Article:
Included in the most recent report, released and compiled in 2016, is a widened scope on precision farming-related positions, both at the corporate and dealership level.
Included in the analysis are maximum and minimum salaries from varying dealership sizes, ranging from revenues under $10 million to over $100 million. The report also compares commission averages, which are based on profit, total sales or total salary.
All of the information and commentary on job descriptions are reported directly by the participating dealerships.
Joe Dykes, the EDA’s vice president of industry relations, says dealerships looking to compare their compensation plans have used the report in salary assessment reviews, and as the demand for precision products and services continue to expand, insights from dealership peers could become increasingly vital.
“It’s not a definitive book, but it’s something that they can see currently if they’re way behind the average or if they’re above average, or do they need to make some adjustments or at least consider some adjustments, in these various positions, especially the new positions that are coming on. We added a few new positions this year that we haven’t seen, like Agronomist and GPS specialist and things like that. We’re seeing more and more of the big dealership groups hire fulltime positions to better reflect what they’ve got to do to service their customers.”
More coverage from the report and the growing impact of precision services at dealerships can be found online at precisionfarmingdealer.com.
AGCO Analyst Briefing: Increasing R&D Spend
AGCO hosted financial analysts at a briefing on December 19 where company executives stressed continued cost reductions, increased R&D spending in 2018 and several new product launches.
AGCO says it will increase research and development spending in 2018 to about 4% of sales, up slightly from the estimated $325 million spent in 2017. The company indicated that it will continue introducing a variety of new products on top of those it has launched in the past 2 years.
According to Michael Shlisky, analyst for Seaport Global Securities, the most interesting new product was AGCO’s Ideal combine, which AGCO believes will help it to gain market share in the harvester segment of the industry. “AGCO believes Ideal could be a $300 million business within 5 years,” says Shlisky.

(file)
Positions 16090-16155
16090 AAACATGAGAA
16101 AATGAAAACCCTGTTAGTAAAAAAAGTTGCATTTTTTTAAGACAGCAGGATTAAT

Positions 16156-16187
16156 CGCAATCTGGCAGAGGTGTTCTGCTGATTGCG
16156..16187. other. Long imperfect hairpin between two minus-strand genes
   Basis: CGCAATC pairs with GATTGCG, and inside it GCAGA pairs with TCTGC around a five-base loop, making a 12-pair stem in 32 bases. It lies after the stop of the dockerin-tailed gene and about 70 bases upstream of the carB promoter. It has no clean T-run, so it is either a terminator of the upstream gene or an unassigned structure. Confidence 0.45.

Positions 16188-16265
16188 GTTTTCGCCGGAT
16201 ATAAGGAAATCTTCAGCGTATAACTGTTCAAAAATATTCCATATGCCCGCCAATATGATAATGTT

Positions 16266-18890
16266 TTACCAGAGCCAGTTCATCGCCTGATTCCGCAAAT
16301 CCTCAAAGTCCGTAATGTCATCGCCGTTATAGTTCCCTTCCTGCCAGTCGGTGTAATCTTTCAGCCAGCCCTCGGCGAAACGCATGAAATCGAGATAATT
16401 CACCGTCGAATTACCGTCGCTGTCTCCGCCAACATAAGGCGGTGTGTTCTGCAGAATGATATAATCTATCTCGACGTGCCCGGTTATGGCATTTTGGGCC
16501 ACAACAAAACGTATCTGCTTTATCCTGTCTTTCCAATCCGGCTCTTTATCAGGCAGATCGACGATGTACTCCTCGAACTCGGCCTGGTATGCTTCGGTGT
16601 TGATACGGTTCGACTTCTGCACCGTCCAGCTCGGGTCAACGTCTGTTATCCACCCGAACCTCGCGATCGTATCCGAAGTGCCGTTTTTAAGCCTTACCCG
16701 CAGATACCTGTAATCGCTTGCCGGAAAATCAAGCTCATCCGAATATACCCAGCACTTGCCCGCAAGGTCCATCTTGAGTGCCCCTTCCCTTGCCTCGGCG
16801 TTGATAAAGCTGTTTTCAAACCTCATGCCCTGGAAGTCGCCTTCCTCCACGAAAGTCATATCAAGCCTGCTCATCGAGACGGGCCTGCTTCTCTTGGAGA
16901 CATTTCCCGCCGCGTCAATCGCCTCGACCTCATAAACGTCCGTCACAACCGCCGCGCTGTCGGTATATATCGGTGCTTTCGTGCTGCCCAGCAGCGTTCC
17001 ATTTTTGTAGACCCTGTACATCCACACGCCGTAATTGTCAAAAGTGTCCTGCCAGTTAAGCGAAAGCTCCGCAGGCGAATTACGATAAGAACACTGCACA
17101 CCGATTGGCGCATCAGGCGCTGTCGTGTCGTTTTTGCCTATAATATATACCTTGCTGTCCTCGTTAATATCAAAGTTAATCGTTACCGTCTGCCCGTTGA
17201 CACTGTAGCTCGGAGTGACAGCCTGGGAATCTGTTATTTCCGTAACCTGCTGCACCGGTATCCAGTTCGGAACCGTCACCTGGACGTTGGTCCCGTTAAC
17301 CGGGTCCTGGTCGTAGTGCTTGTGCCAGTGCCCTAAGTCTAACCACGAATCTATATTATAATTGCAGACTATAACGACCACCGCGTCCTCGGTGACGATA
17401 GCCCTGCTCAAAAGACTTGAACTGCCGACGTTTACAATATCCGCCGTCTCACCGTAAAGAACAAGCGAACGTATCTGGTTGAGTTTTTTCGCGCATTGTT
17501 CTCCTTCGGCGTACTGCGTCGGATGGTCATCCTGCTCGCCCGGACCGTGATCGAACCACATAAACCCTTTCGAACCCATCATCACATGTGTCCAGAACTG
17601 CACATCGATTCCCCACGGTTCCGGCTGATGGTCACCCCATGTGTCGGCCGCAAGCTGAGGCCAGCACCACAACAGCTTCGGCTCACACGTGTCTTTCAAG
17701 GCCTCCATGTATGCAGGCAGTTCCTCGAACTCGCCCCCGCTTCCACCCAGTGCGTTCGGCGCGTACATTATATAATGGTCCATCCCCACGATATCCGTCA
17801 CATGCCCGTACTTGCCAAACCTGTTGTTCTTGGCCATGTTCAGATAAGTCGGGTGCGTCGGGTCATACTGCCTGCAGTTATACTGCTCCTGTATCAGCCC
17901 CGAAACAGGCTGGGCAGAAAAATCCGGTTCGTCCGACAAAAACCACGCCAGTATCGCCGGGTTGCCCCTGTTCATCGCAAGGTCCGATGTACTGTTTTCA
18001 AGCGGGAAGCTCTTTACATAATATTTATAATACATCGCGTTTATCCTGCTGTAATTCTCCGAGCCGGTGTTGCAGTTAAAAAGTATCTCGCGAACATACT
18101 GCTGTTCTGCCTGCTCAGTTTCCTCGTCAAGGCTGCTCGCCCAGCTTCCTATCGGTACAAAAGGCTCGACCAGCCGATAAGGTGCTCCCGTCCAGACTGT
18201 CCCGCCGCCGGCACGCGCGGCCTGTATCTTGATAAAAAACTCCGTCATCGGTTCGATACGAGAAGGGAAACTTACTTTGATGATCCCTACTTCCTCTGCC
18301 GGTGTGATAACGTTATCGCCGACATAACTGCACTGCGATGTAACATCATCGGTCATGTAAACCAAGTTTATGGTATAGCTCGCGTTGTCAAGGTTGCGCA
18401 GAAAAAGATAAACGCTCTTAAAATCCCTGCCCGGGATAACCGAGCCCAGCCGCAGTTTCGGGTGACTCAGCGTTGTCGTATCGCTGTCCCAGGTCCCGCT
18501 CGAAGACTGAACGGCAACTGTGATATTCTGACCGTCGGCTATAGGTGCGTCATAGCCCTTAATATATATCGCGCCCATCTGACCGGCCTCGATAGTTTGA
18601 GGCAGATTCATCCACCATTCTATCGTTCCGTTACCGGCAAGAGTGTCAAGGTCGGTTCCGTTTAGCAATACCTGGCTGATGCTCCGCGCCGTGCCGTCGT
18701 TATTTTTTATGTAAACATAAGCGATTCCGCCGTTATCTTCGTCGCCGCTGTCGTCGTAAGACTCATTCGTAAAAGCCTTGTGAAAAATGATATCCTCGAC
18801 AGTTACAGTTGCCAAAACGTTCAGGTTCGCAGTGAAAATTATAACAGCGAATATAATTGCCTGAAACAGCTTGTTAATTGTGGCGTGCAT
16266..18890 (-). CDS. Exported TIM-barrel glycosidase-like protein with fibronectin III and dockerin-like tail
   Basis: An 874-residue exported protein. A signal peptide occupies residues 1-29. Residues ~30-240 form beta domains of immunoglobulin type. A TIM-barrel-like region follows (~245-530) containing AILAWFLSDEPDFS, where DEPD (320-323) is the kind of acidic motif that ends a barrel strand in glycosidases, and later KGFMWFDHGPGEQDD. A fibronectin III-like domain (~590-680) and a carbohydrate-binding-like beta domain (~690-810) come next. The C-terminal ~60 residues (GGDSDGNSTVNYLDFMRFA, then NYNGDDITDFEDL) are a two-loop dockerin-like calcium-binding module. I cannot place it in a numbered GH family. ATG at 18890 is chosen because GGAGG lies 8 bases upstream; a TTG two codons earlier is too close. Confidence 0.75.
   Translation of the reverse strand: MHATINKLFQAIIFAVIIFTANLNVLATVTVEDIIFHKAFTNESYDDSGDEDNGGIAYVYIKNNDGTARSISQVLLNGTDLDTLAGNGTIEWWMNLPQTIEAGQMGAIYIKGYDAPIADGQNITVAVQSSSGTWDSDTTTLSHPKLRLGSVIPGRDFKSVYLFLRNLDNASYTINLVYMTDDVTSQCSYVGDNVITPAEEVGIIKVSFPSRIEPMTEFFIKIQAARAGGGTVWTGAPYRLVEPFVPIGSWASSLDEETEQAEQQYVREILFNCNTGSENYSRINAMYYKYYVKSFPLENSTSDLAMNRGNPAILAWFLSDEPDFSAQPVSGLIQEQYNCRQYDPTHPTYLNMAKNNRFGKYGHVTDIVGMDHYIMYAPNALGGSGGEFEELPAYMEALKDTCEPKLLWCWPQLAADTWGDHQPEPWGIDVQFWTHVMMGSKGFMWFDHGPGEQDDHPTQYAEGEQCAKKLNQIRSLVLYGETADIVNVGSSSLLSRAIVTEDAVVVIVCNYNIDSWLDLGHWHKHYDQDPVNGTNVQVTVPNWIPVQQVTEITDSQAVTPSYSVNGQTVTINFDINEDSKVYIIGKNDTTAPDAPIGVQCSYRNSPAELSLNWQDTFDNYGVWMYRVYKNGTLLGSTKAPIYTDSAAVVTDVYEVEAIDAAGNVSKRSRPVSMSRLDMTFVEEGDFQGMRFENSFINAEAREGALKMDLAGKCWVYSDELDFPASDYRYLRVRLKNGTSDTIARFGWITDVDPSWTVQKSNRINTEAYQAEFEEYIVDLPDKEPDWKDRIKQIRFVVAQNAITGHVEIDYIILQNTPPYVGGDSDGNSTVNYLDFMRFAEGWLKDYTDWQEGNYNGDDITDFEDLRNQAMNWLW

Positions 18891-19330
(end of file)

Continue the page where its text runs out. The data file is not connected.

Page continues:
As reported previously by Ag Equipment Intelligence, the new Ideal rotary combine developed for world markets will be supplied through Challenger, Fendt and Massey Ferguson dealerships starting in 2018 in a single “neutral” graphite gray color with the individual brands represented only by their decals.
The new combine design is the culmination of one of AGCO’s biggest product development projects and aims to propel its harvester operations to the forefront of the market.
According to Shlisky, AGCO expects a 9% increase in total revenue in 2018.
Dealer Sentiment Turns Up
Dealers in the U.S. and Canada, along with their European counterparts, are feeling more optimistic about business. According to Ag Equipment Intelligence’s latest Dealer Sentiments report, a net 10% of North American dealers are more optimistic vs. the previous month. This compares to a net 1% being more optimistic in October and a net 4% being less optimistic in September. This is the highest Dealer Optimism reading since January 2017 when a net 11% of dealers reporting being more optimistic.
CEMA’s latest Business Barometer released last week shows that 50% of European dealers consider their current business to be either good or very good. This is up from 43% last month and 41% in October. In the December survey, 84% of dealers expect sales to grow in 2018. This is down from 94% forecasting growth in September.
And now from the Implement & Tractor Archives…
Implement & Tractor Archives
In 1874, Deere & Co. introduced the first plow a farmer could actually sit on. Known as the “Gilpin Sulky” plow, named for its inventor Gilpin Moore, it was a single bottom plow pulled by three horses and could plow 3 acres in a 12-hour day.
As always, we welcome your feedback. You can send comments and story suggestions to firstname.lastname@example.org. From all of us at On the Record, Merry Christmas and Happy New Year.